• Puolakka, Paula (Helsingfors universitet, 2010)
    Leaf and needle biomasses are key factors in forest health. Insects that feed on needles cause growth losses and tree mortality. Insect outbreaks in Finnish forests have increased rapidly during the last decade and due to climate change the damages are expected to become more serious. There is a need for cost-efficient methods for inventorying these outbreaks. Remote sensing is a promising means for estimating forests and damages. The purpose of this study is to investigate the usability of airborne laser scanning in estimating Scots pine defoliation caused by the common pine sawfly (Diprion pini L.). The study area is situated in Ilomantsi district, eastern Finland. Study materials included high-pulse airborne laser scannings from July and October 2008. Reference data consisted of 90 circular field plots measured in May-June 2009. Defoliation percentage on these field plots was estimated visually. The study was made on plot-level and methods used were linear regression, unsupervised classification, Maximum likelihood method, and stepwise linear regression. Field plots were divided in defoliation classes in two different ways: When divided in two classes the defoliation percentages used were 0–20 % and 20–100 % and when divided in four classes 0–10 %, 10–20 %, 20–30 % and 30–100 %. The results varied depending on method and laser scanning. In the first laser scanning the best results were obtained with stepwise linear regression. The kappa value was 0,47 when using two classes and 0,37 when divided in four classes. In the second laser scanning the best results were obtained with Maximum likelihood. The kappa values were 0,42 and 0,37, correspondingly. The feature that explained defoliation best was vegetation index (pulses reflected from height > 2m / all pulses). There was no significant difference in the results between the two laser scannings so the seasonal change in defoliation could not be detected in this study.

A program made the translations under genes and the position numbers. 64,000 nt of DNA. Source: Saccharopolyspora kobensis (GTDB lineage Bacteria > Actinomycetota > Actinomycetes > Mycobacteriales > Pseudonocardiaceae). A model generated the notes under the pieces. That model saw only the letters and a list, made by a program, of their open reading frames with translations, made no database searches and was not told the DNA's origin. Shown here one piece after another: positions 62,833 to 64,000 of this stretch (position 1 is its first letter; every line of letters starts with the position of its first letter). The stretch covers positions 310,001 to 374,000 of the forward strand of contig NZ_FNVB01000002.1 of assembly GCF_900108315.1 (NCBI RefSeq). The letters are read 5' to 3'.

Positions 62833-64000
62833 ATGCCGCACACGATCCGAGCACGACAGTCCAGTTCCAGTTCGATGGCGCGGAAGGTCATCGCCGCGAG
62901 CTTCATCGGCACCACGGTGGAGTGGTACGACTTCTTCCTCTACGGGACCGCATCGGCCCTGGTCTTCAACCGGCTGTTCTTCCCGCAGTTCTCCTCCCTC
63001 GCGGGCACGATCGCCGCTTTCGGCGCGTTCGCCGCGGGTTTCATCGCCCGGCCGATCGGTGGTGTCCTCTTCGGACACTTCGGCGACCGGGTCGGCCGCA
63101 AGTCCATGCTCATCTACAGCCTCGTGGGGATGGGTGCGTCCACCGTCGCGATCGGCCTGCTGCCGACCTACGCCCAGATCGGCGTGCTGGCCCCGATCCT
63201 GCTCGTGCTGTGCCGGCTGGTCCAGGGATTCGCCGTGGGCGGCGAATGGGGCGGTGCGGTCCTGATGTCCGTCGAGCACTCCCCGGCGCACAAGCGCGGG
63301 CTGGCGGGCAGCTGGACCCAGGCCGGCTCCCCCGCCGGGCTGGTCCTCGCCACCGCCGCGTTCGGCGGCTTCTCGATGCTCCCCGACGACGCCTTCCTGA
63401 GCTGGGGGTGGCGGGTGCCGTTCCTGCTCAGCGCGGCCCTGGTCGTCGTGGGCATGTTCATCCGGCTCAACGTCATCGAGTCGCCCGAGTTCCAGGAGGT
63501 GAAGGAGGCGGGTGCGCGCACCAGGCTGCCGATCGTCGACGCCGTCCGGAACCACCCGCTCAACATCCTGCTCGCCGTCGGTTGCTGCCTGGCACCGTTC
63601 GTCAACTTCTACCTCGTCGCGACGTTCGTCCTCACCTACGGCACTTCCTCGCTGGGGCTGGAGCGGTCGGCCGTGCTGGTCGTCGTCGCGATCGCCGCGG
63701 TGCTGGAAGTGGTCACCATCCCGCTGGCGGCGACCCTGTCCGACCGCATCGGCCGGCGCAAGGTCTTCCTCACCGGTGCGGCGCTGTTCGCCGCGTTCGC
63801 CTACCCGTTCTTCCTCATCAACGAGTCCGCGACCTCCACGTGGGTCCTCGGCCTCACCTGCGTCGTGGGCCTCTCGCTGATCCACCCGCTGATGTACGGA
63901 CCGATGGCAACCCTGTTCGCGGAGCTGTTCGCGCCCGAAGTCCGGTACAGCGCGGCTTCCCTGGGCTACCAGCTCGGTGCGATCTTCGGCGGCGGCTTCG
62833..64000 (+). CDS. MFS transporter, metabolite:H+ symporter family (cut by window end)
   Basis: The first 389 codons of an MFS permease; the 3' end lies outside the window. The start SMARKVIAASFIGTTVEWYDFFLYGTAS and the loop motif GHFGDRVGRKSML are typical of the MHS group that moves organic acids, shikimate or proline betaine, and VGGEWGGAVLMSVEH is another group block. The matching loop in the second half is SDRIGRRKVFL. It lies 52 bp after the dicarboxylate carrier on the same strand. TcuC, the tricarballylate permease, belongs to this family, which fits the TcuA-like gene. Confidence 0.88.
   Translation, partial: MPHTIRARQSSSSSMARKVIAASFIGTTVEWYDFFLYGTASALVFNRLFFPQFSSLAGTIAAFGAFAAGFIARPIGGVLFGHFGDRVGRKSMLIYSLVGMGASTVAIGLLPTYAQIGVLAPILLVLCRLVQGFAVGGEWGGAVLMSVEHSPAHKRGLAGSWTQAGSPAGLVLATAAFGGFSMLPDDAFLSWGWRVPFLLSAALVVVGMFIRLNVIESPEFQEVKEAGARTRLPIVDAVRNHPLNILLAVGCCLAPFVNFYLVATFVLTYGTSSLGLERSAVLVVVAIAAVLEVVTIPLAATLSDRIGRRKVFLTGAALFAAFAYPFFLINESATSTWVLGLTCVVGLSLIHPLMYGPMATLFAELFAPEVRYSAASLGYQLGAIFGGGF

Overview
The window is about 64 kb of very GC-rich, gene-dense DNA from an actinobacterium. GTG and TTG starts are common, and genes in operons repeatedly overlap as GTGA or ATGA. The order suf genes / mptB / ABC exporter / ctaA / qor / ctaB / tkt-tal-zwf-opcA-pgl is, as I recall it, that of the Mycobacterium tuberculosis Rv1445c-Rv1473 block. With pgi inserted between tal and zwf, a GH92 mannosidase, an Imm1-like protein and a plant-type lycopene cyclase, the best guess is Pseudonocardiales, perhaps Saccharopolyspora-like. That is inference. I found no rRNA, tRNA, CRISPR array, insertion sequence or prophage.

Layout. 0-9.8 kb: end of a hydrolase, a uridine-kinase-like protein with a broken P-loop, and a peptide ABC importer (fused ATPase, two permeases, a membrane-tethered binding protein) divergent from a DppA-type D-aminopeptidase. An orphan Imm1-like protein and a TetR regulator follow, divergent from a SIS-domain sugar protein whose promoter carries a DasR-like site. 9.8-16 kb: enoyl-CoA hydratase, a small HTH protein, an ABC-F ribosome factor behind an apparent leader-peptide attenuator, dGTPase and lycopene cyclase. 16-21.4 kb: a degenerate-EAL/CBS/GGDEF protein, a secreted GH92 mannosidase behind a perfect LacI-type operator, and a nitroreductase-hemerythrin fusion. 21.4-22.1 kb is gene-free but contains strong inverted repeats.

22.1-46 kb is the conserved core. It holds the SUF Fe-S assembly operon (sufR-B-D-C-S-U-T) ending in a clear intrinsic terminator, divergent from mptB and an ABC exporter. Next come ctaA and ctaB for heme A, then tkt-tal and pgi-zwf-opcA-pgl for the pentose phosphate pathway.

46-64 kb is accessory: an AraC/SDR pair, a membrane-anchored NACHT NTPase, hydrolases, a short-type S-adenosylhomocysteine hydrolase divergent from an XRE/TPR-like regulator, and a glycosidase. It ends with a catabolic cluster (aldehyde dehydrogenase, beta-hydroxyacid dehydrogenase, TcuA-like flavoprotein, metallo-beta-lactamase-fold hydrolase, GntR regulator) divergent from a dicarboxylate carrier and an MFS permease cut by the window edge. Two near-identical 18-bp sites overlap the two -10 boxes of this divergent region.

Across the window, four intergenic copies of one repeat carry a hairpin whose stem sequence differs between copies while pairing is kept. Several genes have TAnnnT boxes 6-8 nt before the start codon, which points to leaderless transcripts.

• Ilvesniemi, Saara (Helsingfors universitet, 2009)
    The purpose of this study was to investigate the usability of aerial images and Landsat TM in estimating Scots pine defoliation. Estimation methods tested were unsupervised classification, maximum likelihood method, mixed model and linear regression model. Image features for needle loss detection were selected with stepwise linear regression and mixed model technique. As a part of the study the relationship between needle loss and leaf area index (LAI) was examined. The relationship between image features, needle loss and leaf area index was also examined. Numerical aerial images and Landsat TM satellite images were used. Textural features were calculated from aerial images and spectral vegetation indices from the satellite image. The study site was located in Ilomantsi, Finland. 71 field sample plots were measured and located with GPS. Field plots were circular plots. Trees with diameter brest height (dbh) over 13,9 cm were measured from 13 meter radius and trees with dbh 5,0 - 13,8 cm were measured from 7 meter radius. Needle loss of all pines was estimated. Needle loss for the plot was calculated as an average weighted by tree height. Four different class combinations were tested in classification. Plots were divided in 2, 3, 4 and 9 classes depending on their needle loss. Different image feature combinations and classification methods were tested. Classification was done by cross validation. Classification results were compared with original classes. The reliability of the classification was tested using accuracy matrix and kappa value. A mixed model was also used for aerial image features. The best image feature combination with all classification methods was the aerial image feature combination selected with stepwise selection method. Both spectral and textural features were included in the stepwise selection result. Classification accuracy varied between 38,0 % (9 classes) and 88,7 % (2 classes). The best explanatory variable for needle loss was the aerial image NIR channel maximum radiation (r2=0,69). However, unsupervised and supervised classification might have produced too positive results because of correlation in the data. Mixed model technique was used to select the variables for the linear model. Mixed model was used to reduce the effects of the correlation. The model classification accuracy varied between 35,2 % (9classes) and 87,3 % (2classes). According to mixed model selection result no textural features were significant predictors for needle loss. Classification results with Landsat image features were slightly poorer than with the best aerial image feature set (accuracy between 25,4 % and 88,7 %). The relationship between needle loss and LAI was poor (r2=0,27). Needle loss and LAI also correlated with different image features. LAI correlated slightly better with textural features than needle loss. Spectral vegetation indices calculated from Landsat TM correlated moderately with both needle loss and LAI. Indices VI3 (r2=0,56), MIR/NIR (r2=0,51) and RSR (r2=0,44) had the strongest connection to needle loss. Spectral vegetation indices could be a potential way for large area needle loss detection.
  • Vastaranta, Mikko; Niemi, Mikko; Karjalainen, Mika; Peuhkurinen, Jussi; Kankare, Ville; Hyyppa, Juha; Holopainen, Markus (2014)